If you eat out a lot and are tech literate, you’ve probably heard of a service called Open Table. In fact, chances are you use that service to make restaurant reservations when you go out to eat. On the face of it, it seems like a brilliant idea. You don’t have to call the restaurant, you can just turn on your smart phone or go to opentable.com to make a reservation. It’s easy, straight forward and fast. And it’s free!
Well, it’s free to you. But it isn’t free to the restaurant. In fact, it’s very expensive for the restaurant — to the point of being harmful.
Most restaurants run very thin profit margins. The average marginal profit for a full service restaurant in the United States is about 5%. That means that if you go to a restaurant and have a $50 meal, the restaurant makes $2.50.
Open Table charges restaurants for its service. That’s why it can offer it to us — the consumers — free of charge. There are startup fees for software installation. There is a monthly subscription fee. And finally there is a charge of $1 per diner who books through opentable.com or the mobile app and $0.25 per diner who books through the restaurant’s own website. A recent study of the Open Table fee structure discovered that when you take into account the start up costs, the monthly subscription fee and the average number of tables Open Table actually fills for restaurants, the actual average cost per diner is more like $2.60.
That means that if you book through Open Table and eat a $50 meal, the restaurant doesn’t make any money from you. Zero. All of the profits go straight to Open Table. If you eat a substantially cheaper meal, it’s possible the restaurant could actually lose money from your visit.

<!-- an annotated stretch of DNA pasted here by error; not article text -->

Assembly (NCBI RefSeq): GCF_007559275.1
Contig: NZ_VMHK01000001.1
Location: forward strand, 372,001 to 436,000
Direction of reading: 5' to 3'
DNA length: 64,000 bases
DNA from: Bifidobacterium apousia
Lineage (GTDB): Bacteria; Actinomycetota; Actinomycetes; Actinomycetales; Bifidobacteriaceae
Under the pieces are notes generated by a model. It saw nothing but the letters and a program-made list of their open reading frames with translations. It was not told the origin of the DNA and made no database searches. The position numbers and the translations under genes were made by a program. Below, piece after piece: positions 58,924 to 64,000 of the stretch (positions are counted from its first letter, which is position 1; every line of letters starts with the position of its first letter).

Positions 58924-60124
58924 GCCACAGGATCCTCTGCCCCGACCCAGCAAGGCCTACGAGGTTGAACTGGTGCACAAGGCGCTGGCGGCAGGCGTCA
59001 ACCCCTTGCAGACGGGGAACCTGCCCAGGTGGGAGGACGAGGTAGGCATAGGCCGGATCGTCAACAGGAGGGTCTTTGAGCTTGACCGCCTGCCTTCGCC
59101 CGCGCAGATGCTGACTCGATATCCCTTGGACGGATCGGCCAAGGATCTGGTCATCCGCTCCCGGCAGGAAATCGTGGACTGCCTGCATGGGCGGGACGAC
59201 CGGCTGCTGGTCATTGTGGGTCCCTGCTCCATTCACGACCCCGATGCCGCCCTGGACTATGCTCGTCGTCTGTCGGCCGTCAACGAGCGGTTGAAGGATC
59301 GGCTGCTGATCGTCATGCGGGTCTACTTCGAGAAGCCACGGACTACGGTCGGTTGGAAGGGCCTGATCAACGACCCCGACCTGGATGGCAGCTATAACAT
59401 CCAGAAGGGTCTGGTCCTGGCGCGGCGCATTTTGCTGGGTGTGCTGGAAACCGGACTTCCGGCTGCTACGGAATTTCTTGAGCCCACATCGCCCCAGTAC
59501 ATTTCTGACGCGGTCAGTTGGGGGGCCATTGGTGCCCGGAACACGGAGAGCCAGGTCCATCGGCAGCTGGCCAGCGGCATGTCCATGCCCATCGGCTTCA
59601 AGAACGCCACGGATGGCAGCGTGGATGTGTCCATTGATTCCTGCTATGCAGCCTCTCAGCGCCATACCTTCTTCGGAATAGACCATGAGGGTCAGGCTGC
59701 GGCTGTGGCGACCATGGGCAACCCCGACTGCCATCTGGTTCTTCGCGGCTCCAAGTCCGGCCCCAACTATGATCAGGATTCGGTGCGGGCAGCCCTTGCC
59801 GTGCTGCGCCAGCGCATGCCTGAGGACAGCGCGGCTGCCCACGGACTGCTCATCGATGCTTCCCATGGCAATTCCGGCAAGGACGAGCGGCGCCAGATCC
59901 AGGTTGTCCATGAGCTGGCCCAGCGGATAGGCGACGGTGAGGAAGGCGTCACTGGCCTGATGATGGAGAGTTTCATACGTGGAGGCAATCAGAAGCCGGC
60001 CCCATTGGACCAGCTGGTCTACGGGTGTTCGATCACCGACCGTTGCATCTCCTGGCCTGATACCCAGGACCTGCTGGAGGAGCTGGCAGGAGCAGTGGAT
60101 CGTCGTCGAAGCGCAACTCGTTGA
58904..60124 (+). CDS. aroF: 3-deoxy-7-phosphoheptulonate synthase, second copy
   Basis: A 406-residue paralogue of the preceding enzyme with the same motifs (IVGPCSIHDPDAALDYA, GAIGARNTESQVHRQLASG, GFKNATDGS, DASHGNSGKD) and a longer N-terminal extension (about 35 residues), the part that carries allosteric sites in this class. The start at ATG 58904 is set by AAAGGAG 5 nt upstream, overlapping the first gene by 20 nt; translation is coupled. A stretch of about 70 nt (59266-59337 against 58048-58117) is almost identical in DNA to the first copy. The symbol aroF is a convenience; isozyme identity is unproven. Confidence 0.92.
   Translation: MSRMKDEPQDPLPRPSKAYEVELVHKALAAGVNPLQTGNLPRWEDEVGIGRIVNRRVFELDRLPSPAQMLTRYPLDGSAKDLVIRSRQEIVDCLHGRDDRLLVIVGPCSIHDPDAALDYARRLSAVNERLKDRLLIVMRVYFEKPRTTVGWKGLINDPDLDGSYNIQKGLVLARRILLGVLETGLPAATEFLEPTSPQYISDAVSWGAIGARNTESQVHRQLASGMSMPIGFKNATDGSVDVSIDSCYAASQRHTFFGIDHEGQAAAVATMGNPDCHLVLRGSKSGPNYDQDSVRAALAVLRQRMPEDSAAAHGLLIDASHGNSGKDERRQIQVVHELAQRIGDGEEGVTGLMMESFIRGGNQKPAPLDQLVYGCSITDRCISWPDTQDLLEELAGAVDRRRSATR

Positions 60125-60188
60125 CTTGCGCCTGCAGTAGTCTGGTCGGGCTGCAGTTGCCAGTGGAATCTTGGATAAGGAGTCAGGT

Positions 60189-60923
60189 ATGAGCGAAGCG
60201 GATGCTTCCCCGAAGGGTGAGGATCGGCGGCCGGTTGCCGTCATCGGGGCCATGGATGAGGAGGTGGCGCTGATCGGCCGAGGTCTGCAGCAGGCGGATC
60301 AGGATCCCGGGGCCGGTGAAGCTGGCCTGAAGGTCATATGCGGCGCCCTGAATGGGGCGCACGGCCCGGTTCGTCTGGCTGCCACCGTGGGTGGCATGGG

So why on Earth do restaurants agree to this? Why do so many use Open Table? Well, because of us. Their customers who use Open Table. Because we don’t want to make that phone call. We pressure them. So much so, that some of the restaurants that don’t use it feel the need to explain themselves.
They’re afraid that if they don’t use Open Table, they’ll lose our business. Even though they don’t gain anything from our business when we book with Open Table. They hope and pray that next time we come, we won’t book using Open Table and they’ll actually be able to make some money. But more often than not we don’t. We book on Open Table, every time.
So what can you do? You can help out the restaurants who’s food you love by making a reservation the old fashioned way — calling! And you can spread the word to your friends who use Open Table — when you book with Open Table the restaurant loses.